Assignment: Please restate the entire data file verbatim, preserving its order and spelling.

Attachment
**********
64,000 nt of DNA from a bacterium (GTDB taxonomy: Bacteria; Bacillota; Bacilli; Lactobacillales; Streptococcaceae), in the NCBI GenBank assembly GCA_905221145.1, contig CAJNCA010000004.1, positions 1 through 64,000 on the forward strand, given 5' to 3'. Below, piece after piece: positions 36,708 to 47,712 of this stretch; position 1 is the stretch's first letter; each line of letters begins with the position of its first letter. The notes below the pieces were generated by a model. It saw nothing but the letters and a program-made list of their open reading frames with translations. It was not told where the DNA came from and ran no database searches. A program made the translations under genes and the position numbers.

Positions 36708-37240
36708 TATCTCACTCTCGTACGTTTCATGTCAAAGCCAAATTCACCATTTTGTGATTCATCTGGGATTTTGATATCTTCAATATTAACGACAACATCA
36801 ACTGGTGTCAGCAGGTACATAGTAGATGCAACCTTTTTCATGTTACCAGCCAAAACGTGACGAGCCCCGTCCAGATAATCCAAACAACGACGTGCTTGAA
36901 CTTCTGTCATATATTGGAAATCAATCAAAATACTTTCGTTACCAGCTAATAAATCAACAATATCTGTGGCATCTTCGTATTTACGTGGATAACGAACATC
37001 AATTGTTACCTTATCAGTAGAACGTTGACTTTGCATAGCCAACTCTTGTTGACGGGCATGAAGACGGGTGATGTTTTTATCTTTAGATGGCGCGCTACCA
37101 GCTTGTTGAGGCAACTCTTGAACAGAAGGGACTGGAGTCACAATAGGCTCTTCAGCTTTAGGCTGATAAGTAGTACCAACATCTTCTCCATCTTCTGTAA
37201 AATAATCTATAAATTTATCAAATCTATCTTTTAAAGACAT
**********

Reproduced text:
64,000 nt of DNA from a bacterium (GTDB taxonomy: Bacteria; Bacillota; Bacilli; Lactobacillales; Streptococcaceae), in the NCBI GenBank assembly GCA_905221145.1, contig CAJNCA010000004.1, positions 1 through 64,000 on the forward strand, given 5' to 3'. Below, piece after piece: positions 36,708 to 47,712 of this stretch; position 1 is the stretch's first letter; each line of letters begins with the position of its first letter. The notes below the pieces were generated by a model. It saw nothing but the letters and a program-made list of their open reading frames with translations. It was not told where the DNA came from and ran no database searches. A program made the translations under genes and the position numbers.

Positions 36708-37240
36708 TATCTCACTCTCGTACGTTTCATGTCAAAGCCAAATTCACCATTTTGTGATTCATCTGGGATTTTGATATCTTCAATATTAACGACAACATCA
36801 ACTGGTGTCAGCAGGTACATAGTAGATGCAACCTTTTTCATGTTACCAGCCAAAACGTGACGAGCCCCGTCCAGATAATCCAAACAACGACGTGCTTGAA
36901 CTTCTGTCATATATTGGAAATCAATCAAAATACTTTCGTTACCAGCTAATAAATCAACAATATCTGTGGCATCTTCGTATTTACGTGGATAACGAACATC
37001 AATTGTTACCTTATCAGTAGAACGTTGACTTTGCATAGCCAACTCTTGTTGACGGGCATGAAGACGGGTGATGTTTTTATCTTTAGATGGCGCGCTACCA
37101 GCTTGTTGAGGCAACTCTTGAACAGAAGGGACTGGAGTCACAATAGGCTCTTCAGCTTTAGGCTGATAAGTAGTACCAACATCTTCTCCATCTTCTGTAA
37201 AATAATCTATAAATTTATCAAATCTATCTTTTAAAGACAT